Don't Forget Brain Health
With more than a 100 billion cells called neurons, our brain is the most complex and remarkable part of our body. No computer can possibly compare. Think about it - our brain has the ability to regulate hundreds of different bodily functions at the same time, every second of the day. It also governs our thoughts, moods, emotions, movements, speech, and more.
That’s one heck of a machine. Needless to say, we want to keep it in peak working order.
Until fairly recently, it was believed that once memory started slipping a bit, things could only get worse.
Is memory loss and decreased brain power inevitable as we age? Many people in their 40s, 50s, and beyond are told that it is, and there is nothing that can be done about it. Well, it’s not true.
Every day the brain has an opportunity to grow new cells and form new neural connections. The brain’s ability to change and grow, to get better, throughout one’s lifetime is called neuroplasticity. Simply put, the brain is constantly changing.
All of our daily habits influence, for better or worse, how well our brain works, which in turn, effects our memory.
It’s common to experience a little memory loss as we age, but much like muscles, the more exercise we give our brain, the stronger it will be. Perhaps an extra boost of brain power would allow us to perform better at work, which would result in the raise we’ve been hoping for. Or maybe, increased mental stamina would allow us to finish the side projects we’ve been putting off—rather than feeling like our brain has turned into a pile of mush by the end of the day.
Unfortunately, instead of having mental focus, concentration, and alertness many of us feel clouded by a thick layer of brain fog that turns us into mildly functioning zombies, preventing us from reaching our full potential. While there are many factors that can contribute to cognitive decline - such as chronic stress, our lifestyle plays an essential role in how well our brain functions.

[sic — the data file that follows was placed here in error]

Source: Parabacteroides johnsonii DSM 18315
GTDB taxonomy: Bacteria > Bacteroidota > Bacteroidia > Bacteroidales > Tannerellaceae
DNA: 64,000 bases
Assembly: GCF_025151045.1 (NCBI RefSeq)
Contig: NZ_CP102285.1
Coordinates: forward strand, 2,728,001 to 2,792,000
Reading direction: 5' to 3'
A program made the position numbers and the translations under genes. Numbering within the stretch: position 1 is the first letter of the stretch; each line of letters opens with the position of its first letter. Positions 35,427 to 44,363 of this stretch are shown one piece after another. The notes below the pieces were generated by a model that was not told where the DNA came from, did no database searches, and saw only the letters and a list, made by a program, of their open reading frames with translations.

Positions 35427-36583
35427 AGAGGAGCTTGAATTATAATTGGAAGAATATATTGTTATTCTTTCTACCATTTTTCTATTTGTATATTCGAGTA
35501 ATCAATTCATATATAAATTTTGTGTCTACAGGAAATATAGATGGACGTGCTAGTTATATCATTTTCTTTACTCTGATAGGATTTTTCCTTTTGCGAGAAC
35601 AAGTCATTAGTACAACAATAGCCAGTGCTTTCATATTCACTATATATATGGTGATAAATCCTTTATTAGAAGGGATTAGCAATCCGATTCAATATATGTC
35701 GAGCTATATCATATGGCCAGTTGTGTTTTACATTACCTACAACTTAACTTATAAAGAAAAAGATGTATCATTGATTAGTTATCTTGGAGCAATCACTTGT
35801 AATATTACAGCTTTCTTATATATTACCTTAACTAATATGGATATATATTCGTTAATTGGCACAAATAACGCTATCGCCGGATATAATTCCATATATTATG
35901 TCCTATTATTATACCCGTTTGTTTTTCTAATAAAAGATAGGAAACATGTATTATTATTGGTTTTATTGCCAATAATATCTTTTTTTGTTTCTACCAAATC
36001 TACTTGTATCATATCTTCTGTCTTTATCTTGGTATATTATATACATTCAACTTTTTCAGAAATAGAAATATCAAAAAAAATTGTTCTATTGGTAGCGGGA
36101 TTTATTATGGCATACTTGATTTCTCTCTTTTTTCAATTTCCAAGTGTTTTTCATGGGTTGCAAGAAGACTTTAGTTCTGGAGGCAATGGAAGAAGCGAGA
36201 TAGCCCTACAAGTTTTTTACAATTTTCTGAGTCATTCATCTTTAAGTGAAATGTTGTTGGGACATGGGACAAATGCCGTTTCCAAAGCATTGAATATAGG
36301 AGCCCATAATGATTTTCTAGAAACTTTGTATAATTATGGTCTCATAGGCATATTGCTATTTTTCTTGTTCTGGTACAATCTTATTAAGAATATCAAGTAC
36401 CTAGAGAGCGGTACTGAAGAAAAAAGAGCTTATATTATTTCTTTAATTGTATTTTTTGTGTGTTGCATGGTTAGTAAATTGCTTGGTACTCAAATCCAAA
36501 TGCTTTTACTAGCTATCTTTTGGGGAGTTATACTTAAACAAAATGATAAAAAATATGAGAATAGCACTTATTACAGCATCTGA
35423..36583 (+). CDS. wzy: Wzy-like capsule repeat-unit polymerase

Good thing that we don't need any crazy products or regimens to stay sharp. There are simple lifestyle tips can keep the brain young for years.
Eating the right foods — and avoiding the wrong ones — should be a cornerstone of any long-term strategy for keeping our brain fit for life.
The Mediterranean diet is widely considered the healthiest diet on the planet. People who eat this way rank high in health and longevity, and have some of the lowest rates of Alzheimer’s disease. It’s been shown to boost memory and attention and slow the rate of age-related cognitive decline.
Refined carbs can sabotage our brain function because they rapidly spike and crash blood sugar levels. Since our brain uses glucose for fuel, it depends on steady blood sugar levels to maintain focus, a stable mood and concentration. Blood sugar spikes and crashes can promote feelings of confusion, irritability and fogginess as the body tries to normalize such rapid fluctuations.
Low-fat diets can also impair optimal brain function due to the fact that the brain is made up of approximately 60% fat. In fact, essential fatty acids such as omega-3’s are directly involved in the synthesis and function of brain neurotransmitters. This means that a low intake of essential fatty acids can lead to impaired memory, a low mood and a lack of attentiveness.